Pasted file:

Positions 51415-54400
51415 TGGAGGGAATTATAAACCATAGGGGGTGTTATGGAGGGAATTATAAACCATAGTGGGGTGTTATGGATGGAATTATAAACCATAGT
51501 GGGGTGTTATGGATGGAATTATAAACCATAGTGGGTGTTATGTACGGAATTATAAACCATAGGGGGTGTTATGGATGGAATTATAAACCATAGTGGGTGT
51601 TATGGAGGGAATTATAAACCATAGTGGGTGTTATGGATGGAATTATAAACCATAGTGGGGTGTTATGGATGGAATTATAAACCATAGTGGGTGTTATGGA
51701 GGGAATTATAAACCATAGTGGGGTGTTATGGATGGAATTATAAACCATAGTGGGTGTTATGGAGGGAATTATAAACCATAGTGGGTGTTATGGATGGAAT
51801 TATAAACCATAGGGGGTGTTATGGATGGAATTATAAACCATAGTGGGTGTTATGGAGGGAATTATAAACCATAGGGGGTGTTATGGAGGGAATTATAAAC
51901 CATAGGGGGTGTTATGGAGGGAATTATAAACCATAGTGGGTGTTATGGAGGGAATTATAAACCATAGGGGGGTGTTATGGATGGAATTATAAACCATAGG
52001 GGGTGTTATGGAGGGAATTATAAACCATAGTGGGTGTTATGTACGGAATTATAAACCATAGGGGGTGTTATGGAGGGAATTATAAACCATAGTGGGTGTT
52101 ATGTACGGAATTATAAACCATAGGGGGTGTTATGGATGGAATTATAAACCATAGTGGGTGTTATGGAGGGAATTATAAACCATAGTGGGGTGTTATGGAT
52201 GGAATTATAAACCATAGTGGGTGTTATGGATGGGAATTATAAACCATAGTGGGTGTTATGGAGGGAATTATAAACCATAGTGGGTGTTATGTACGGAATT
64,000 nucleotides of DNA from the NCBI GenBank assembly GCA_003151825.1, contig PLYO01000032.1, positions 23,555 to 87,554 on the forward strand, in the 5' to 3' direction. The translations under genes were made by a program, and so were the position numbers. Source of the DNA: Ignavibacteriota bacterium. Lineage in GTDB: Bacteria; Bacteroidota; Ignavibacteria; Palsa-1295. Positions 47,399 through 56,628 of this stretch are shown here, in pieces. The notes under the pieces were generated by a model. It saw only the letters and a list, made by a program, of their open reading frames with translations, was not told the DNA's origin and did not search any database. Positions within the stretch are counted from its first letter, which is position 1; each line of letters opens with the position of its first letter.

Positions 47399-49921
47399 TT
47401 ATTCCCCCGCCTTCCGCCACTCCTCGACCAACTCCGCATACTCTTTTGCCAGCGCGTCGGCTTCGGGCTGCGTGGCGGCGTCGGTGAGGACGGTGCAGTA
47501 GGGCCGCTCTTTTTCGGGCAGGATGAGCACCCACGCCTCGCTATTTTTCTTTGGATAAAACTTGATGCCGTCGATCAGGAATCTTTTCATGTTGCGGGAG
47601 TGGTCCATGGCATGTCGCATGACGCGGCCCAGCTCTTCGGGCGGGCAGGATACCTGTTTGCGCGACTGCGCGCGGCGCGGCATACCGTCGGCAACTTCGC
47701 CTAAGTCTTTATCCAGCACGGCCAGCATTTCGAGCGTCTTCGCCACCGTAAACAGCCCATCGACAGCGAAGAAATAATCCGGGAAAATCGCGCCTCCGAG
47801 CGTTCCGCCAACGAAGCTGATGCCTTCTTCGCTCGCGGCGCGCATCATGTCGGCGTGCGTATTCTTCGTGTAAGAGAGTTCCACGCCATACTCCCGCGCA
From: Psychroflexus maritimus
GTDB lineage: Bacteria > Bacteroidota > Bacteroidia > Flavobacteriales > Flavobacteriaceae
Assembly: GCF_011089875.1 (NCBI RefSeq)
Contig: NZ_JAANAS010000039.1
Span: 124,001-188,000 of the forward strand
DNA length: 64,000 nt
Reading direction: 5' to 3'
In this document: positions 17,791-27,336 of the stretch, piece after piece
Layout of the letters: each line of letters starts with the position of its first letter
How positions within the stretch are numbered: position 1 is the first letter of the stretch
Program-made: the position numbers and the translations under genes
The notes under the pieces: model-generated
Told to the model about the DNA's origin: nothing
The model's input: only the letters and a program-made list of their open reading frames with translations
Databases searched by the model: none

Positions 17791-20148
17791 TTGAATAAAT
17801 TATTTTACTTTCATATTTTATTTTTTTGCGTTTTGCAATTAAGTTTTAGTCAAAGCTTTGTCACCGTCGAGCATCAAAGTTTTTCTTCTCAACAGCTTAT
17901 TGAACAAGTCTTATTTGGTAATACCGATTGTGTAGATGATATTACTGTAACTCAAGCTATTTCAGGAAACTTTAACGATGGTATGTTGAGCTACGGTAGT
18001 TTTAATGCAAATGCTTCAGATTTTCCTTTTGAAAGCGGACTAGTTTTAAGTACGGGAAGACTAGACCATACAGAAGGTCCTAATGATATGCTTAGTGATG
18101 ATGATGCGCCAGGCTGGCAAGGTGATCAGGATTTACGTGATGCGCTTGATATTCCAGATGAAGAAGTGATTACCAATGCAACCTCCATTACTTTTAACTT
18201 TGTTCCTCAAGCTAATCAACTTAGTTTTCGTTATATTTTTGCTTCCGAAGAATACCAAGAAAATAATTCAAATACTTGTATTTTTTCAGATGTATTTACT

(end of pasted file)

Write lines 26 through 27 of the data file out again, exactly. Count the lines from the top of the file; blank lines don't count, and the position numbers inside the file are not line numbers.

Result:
In this document: positions 17,791-27,336 of the stretch, piece after piece
Layout of the letters: each line of letters starts with the position of its first letter